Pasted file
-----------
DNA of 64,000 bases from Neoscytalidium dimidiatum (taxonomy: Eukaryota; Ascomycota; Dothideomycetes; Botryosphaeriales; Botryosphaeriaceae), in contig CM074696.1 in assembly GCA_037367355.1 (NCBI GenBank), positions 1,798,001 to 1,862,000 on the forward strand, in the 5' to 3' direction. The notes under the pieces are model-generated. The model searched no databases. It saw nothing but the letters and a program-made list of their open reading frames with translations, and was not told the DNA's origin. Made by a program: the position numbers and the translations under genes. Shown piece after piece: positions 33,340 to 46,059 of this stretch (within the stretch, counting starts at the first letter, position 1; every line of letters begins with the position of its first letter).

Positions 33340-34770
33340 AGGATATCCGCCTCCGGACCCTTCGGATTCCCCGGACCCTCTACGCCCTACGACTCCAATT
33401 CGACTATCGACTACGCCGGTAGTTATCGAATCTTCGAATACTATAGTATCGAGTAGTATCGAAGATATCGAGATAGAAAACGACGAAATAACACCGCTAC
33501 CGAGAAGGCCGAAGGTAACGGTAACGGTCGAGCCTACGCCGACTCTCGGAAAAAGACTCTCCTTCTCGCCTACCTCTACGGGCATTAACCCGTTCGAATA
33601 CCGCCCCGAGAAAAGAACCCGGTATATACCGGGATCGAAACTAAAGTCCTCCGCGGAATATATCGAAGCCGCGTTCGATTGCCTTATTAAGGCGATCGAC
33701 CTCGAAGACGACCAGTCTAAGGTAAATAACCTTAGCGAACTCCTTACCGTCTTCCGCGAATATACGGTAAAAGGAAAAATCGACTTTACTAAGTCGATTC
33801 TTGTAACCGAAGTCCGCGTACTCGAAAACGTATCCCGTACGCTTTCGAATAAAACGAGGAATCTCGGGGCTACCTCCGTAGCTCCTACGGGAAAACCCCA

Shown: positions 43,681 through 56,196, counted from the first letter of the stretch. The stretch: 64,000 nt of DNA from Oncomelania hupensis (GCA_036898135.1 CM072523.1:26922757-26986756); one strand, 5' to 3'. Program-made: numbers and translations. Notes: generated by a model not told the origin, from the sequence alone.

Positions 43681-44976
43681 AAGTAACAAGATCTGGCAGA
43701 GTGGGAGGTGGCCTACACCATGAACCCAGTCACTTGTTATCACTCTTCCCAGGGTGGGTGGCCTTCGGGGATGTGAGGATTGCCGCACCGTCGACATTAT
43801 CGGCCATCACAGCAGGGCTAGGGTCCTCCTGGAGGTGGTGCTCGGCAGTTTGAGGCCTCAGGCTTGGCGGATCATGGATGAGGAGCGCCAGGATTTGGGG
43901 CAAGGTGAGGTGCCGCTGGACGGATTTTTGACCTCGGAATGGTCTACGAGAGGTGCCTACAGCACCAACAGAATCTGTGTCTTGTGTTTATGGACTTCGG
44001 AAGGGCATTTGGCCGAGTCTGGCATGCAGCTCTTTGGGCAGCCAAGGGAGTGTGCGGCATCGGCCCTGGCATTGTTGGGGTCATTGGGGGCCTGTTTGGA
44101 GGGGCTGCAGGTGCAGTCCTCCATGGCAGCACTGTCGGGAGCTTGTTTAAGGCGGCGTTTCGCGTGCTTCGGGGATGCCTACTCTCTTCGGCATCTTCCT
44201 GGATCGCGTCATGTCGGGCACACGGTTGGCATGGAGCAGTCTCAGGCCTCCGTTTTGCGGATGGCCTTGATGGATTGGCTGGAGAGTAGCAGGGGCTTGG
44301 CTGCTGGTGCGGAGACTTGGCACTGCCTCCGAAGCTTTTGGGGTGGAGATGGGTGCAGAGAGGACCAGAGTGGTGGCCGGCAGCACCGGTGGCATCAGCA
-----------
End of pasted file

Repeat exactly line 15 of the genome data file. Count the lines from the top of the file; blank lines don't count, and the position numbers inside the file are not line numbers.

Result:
44001 AAGGGCATTTGGCCGAGTCTGGCATGCAGCTCTTTGGGCAGCCAAGGGAGTGTGCGGCATCGGCCCTGGCATTGTTGGGGTCATTGGGGGCCTGTTTGGA